But perhaps we overdid deregulation, as even Alan Greenspan acknowledged to the U.S. Congress during the 2008 financial crisis when he conceded that he had “found a flaw” in the deregulatory economic ideology. Today, those clamoring as a result to reinvent capitalism with more regulation are well-warned to avoid condemning us to relive this history.
Both privatization and nationalization disappoint
There are really only two good reasons to privatize: to let market forces—which can bring greater operational efficiency to an organization—drive decisions within a previously public organization, or to bring in external capital that the government cannot otherwise raise through taxation.
The tricky bit is that these two reasons for privatization are at odds with each other. For market forces to work, private players must experience competition, or else they will become fat and happy just like nationalized players. But if the government is seeking external capital through privatization, it will yield more such capital when competition is lower, as private players will pay more for monopoly rights.
In other words, with privatization there is always a trade-off between capital raised and efficiency gained. The trouble is politicians do not always figure this out, and, when they do, they often exploit it for private benefit. The 1990s deregulation of Russia’s energy industry, in the wake of the Soviet Union’s collapse, is a case in point, as it transformed a handful of apparatchiks into oligarchs.
Naturally then, the public sours on privatization. The alternative, in such cases, is (re)nationalization. As with privatization, there are two good reasons to produce in the public sector: because private sector competition is infeasible, as with natural monopolies like many utilities, and because the outcomes yielded by market forces are morally undesirable, as would be the case if human organs were bought and sold.
To make nationalization work, we need to be as clear as possible about organizational objectives—for instance, we need to specify whether this organization should be prioritizing access, quality, timeliness, or other objectives. Politicians loathe to prioritize as such, not just because it is difficult to do so but also because it deprives them of power.
When an organization faces multiple, competing objectives with unclear priorities, it is an invitation for political interference—the sort that allows politicians to build grace-and-favor courts. In India, for instance, nationalized banks have been used by politicians across the aisles to finance their pet projects. In effect, the public’s disappointment with outcomes under privatization will persist in another form.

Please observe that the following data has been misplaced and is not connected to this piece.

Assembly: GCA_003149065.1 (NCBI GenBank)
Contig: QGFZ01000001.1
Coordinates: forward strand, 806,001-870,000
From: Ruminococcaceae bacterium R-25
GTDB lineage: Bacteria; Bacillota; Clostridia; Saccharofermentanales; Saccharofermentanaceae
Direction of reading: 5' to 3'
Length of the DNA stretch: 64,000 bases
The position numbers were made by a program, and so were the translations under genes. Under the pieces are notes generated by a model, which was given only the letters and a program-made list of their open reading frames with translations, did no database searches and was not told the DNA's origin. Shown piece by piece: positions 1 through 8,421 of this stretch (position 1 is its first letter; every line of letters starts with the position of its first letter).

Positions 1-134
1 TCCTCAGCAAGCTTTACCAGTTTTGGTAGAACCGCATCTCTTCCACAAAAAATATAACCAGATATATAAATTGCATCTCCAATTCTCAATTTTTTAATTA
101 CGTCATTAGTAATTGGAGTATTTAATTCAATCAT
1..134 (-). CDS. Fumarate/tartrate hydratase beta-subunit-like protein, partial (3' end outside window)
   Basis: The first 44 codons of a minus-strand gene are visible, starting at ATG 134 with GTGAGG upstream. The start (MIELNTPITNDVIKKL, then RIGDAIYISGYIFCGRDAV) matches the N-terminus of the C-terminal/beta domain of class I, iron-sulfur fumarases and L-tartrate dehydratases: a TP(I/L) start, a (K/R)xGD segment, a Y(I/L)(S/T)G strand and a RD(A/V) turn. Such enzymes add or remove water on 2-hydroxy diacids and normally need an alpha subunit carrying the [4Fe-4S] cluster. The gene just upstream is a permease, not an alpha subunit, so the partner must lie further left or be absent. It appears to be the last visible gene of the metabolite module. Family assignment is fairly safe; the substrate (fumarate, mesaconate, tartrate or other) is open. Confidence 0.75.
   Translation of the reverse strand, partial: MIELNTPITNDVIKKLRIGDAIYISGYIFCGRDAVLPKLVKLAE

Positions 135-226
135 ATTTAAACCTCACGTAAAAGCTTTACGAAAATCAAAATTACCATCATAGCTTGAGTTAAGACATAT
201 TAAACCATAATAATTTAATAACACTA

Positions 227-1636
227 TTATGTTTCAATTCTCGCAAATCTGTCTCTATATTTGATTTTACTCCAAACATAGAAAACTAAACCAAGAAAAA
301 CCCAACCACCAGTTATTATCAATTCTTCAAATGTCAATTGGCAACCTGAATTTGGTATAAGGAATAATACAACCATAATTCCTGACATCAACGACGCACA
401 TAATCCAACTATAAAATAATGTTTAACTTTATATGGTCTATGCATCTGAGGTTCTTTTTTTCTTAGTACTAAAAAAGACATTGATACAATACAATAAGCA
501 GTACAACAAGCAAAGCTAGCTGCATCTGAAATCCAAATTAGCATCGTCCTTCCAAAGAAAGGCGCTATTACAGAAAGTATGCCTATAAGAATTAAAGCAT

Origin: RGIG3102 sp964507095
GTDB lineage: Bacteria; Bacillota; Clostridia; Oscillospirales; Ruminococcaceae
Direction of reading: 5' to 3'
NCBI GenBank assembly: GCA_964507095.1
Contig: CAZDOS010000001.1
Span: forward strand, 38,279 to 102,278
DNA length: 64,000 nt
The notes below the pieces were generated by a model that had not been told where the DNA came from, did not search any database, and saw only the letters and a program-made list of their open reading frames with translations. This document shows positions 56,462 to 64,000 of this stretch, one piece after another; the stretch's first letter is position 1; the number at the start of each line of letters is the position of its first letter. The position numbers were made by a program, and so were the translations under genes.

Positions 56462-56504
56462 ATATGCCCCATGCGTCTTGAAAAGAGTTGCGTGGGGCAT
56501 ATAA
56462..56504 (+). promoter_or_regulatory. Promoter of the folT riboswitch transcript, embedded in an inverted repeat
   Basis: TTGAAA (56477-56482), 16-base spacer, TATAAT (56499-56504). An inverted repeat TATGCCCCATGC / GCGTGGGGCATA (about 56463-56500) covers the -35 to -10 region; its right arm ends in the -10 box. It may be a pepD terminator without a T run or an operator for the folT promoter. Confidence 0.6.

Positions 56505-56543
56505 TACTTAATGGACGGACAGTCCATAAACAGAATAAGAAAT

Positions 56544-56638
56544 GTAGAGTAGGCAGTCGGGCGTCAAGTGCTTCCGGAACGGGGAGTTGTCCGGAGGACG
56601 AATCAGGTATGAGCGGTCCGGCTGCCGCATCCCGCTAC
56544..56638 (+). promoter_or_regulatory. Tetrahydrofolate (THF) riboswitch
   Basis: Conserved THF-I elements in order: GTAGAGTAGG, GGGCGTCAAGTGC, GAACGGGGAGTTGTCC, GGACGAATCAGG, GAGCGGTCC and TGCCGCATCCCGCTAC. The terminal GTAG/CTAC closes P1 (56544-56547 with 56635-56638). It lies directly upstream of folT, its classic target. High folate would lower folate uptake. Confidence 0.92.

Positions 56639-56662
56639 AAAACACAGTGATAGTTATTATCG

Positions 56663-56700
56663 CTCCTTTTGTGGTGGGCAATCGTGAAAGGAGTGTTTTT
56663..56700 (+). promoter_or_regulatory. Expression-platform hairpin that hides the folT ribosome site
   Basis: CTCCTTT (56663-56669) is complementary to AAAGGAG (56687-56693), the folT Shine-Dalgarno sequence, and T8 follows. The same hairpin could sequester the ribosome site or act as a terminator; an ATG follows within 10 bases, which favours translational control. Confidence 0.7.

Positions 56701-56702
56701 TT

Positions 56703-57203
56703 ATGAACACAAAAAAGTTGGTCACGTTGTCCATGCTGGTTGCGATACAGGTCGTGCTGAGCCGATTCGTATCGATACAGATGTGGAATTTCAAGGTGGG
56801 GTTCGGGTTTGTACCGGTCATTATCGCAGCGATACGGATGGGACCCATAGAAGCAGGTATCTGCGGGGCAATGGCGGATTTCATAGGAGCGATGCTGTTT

In the 1980s, along with the deregulatory wave came a privatization wave. As with deregulation, this went too far. In the U.K., for instance, even water services were privatized; some of these companies are now effectively private monopolies mooching off of citizens. The COVID-19 crisis response has reversed the dynamic and brought thousands of private companies under public control through emergency capital infusions.
Already, various special interest groups are looking at ways to use this newfound control over private commerce to “fix” market outcomes they dislike, such as by insisting on stricter environmental protection practices or improved worker pay. But in doing so, they risk swinging the pendulum right back to the state of morass and inefficiency from where we were prompted into radical privatizations.
Achieving public-private balance
The ecosystem of both public- and private-sector bodies is such that neither can really deliver on traditional left versus right ideological performance myths. Both markets and governments have their flaws, and it is through a nuanced management of these flaws that we strike a sustainable balance between them.
The sobering reality is that there isn’t a single model of economic organization that will allow us to do so, and we must beware of rhetoric for another grand redesign of capitalism. These tend to be profoundly costly and replace one problem for another.
Worrisomely, in our current age of anxiety and populist upheaval, such a message of restraint is easily drowned in the din of polarized outrage.
Karthik Ramanna is professor of business and public policy at the University of Oxford’s Blavatnik School of Government.